Freezing Point of 40% Isopropyl
Name: Patrick C.
Date: Monday, December 02, 2002
what is the freezing point of
a water and isopropyl alcohol mixture (40% isopropyl)?
It would be great to have a method
of estimating the freezing point of other concentrations too.
The reason I am asking is my fish
samples are preserved and are not in a heated building. I would like to
know if ambient winter temperatures will be a problem.
You can calculate the freezing point of the 40 % isopropyl alcohol/water
solution as follows:
Assume you were to end up with a kilogram (about a litre) of final
solution. This means that 400 grams of the solution would be the alcohol
component and the remainder, 600 grams, would be pure water.
The change in freezing point of the solution is the freezing point
depression constant of water (-1.86 C per mole solute per kilogram
solvent) multiplied by the solution's molality.
The molality of the solution is moles of solute (alcohol) per kilogram of
First, calculate the moles of alcohol present: Using a chemical handbook
or atomic masses from the Periodic Table, the molar mass of isopropyl
alcohol (C3H8O) is 60 g/mol.
Four hundred grams of the alcohol would represent 400g / 60 g/mol = 6.67
moles of alcohol.
The 600 g water component represents 0.6 kilograms of solvent.
Thus, the molality of the solution is: (6.67 mol alcohol / 0.6 kg) = 11.11
As mentioned above, water's freezing point depression constant is -1.86
degrees C per mol of solute per kilogram of solvent. This means that for
every mole of solute dissolved per kilogram of solvent, the freezing point
of water drops by 1.86 C from water's actual freezing point of 0 C (32 F).
Thus, your (40 %) solution would freeze at (11.11)(-1.86) C ==> about -
20.7 C (- 5.2 F).
Is this sufficiently low for conditions inside your unheated building?
Unless the temperature inside falls to less than - 5.2 F, there is little
danger of your specimens freezing.
To do the calculation for other concentrations: Assume you are preparing
1000 grams of solution. Express the % alcohol and water in grams. For
example, a 50:50 solution would contain 500 grams of alcohol and 500 grams
As outlined above, use the formula mass of the alcohol -- in the case of
isopropyl alcohol it is 60 g/mol -- to calculate the number of moles
present in the mass of alcohol used.
For 500 g alcohol, the moles present are 500 g / 60 g/mol = 8.33 moles.
Calculate the mass of the water component in kilograms -- in this case, 0.5 kg
Solution molality = 8.33 moles alcohol per 0.5 kilogram of (water) solvent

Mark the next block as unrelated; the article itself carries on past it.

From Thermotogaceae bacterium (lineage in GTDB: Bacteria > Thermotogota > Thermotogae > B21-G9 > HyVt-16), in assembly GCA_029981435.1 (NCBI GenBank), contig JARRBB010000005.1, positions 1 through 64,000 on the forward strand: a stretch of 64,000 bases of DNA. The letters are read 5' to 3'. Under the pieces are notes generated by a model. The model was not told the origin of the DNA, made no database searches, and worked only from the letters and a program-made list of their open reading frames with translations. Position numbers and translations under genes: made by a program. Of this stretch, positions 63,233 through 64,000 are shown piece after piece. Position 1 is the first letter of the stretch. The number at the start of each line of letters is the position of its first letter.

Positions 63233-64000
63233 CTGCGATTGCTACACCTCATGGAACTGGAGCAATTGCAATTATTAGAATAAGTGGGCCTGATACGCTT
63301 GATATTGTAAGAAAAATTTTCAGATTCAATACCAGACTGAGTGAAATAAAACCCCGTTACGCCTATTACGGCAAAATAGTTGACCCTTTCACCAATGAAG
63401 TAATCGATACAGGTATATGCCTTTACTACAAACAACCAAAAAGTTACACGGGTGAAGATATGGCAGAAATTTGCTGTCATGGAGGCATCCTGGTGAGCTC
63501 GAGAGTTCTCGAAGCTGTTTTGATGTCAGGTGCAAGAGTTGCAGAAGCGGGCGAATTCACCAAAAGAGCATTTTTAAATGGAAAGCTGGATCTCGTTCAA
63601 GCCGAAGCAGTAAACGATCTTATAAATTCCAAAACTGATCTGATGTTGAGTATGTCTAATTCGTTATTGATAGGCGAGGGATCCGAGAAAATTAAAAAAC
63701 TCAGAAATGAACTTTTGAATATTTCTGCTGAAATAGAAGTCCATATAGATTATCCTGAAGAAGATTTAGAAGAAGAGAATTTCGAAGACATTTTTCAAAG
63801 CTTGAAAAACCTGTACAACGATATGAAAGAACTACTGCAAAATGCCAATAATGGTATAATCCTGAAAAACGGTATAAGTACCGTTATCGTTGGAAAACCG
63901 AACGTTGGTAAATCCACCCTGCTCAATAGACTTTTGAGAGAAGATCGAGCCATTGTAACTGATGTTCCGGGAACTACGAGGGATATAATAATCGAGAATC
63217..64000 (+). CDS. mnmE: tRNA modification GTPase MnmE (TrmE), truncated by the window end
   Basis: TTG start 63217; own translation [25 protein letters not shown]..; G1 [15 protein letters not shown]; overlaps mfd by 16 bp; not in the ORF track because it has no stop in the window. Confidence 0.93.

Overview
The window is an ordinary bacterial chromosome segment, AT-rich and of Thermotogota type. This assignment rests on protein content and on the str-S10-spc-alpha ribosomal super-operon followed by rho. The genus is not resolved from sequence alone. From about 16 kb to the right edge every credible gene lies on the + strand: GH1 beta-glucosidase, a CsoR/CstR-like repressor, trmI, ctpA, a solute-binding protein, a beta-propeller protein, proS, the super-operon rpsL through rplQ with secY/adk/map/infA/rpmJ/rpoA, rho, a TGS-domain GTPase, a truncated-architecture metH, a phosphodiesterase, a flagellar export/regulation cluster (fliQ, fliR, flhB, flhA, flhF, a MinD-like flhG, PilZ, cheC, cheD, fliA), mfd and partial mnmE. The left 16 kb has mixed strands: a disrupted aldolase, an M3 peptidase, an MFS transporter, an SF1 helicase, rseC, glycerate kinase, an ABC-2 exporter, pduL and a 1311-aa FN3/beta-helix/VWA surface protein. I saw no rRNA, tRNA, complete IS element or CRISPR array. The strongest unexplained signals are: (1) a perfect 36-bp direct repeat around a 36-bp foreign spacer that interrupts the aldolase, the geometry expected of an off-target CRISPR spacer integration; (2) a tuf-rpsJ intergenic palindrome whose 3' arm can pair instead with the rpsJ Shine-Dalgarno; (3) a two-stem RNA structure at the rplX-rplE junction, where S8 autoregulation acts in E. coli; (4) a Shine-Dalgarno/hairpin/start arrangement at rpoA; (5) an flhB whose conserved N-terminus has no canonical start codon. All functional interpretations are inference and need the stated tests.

= 16.66 molal
Next, multiply the molality of the solution by -1.86 C to find the drop in
the freezing point. As already determined immediately above, in the case
of 500 g alcohol, the molality is 16.66.
Thus, the solution freezing point is: (16.66)(-1.86C) = - 30.99 C or about
- 24 F.
The above assumes that the alcohol being used is 100 % pure. Actually, it
is not easy to purchase 100 % isopropyl alcohol because what's available
in the drugstore contains water that must be factored into the calculation
of solution molality. Even so, within limits, this procedure can serve as
The problem here is that 40% isopropanol in water may not have a simple
melting point. You would have to know the phase diagram of the system. This
is probably in the literature, but I could not find it on the Internet.
Further details: As the 40% solution is cooled to its "melting point"
one of several things could occur:
1. Water freezes to form ice and the
higher concentration of isopropanol in the remaining liquid lowers the
freezing point further, and more water ice forms. At some point either
isopropanol itself, or some solid phase containing both water and
isopropanol begins to form.
2. In principle (although I do not think this route will occur) isopropanol
could freeze out as a solid pure isopropanol, or as a hydrated molecule of
3. The solution forms a viscous isopropanol / water glass. This would be
"unstable" but the time required to achieve a stable composition of
isopropanol and water is very long because of the high viscosity -- the
molecules cannot move. This can happen if the cooling rate is rapid -- for
example, if you "quench" the solution by immersing it in liquid nitrogen.
If you cannot find the data in the literature, you may just have to try
the experiment using liquid nitrogen, or a dry ice bath to cool the sample.
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